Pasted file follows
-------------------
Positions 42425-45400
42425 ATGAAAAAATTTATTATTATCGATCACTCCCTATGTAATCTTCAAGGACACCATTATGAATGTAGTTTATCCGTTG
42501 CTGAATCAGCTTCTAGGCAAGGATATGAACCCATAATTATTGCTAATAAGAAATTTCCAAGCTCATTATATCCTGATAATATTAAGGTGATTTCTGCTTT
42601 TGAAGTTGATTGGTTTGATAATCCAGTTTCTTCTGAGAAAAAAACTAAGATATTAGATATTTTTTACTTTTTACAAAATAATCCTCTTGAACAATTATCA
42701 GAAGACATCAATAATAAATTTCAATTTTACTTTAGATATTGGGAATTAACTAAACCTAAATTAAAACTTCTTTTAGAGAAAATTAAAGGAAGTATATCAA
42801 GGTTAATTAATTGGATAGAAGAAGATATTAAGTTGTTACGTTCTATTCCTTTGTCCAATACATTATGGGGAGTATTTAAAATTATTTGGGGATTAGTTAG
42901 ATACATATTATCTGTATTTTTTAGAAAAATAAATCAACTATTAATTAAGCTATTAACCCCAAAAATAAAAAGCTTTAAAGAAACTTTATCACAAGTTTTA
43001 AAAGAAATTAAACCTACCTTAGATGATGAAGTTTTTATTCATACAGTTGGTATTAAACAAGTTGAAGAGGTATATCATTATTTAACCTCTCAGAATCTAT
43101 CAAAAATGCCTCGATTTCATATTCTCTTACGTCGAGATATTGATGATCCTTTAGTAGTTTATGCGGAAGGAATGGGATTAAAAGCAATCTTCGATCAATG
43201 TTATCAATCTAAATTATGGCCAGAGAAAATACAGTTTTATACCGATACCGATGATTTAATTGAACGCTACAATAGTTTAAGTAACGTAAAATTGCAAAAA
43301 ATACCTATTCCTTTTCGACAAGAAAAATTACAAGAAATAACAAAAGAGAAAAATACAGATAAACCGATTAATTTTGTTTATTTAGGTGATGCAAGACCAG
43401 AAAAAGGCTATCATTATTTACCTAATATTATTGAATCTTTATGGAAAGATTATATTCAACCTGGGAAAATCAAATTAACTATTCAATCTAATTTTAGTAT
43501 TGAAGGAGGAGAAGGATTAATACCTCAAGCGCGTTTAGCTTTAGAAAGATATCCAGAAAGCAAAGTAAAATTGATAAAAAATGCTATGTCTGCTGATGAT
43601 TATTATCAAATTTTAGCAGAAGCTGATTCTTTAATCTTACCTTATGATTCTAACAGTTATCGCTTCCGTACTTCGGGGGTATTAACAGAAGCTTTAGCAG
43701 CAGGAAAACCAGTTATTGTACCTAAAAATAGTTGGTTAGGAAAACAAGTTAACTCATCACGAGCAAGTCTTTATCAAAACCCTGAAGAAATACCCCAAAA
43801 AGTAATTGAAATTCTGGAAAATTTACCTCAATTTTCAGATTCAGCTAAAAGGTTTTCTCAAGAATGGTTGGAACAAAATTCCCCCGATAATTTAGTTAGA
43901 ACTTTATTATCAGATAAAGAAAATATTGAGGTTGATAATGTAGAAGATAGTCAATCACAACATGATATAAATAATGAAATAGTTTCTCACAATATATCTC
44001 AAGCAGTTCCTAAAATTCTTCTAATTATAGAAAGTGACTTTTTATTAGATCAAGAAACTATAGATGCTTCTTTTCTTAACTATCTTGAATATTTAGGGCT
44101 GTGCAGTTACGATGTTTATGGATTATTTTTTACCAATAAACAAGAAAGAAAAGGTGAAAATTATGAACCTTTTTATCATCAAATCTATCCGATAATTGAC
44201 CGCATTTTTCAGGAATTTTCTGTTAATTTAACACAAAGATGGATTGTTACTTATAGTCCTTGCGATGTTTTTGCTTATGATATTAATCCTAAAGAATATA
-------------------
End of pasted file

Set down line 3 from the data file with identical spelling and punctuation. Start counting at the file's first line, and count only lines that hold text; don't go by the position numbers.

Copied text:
42501 CTGAATCAGCTTCTAGGCAAGGATATGAACCCATAATTATTGCTAATAAGAAATTTCCAAGCTCATTATATCCTGATAATATTAAGGTGATTTCTGCTTT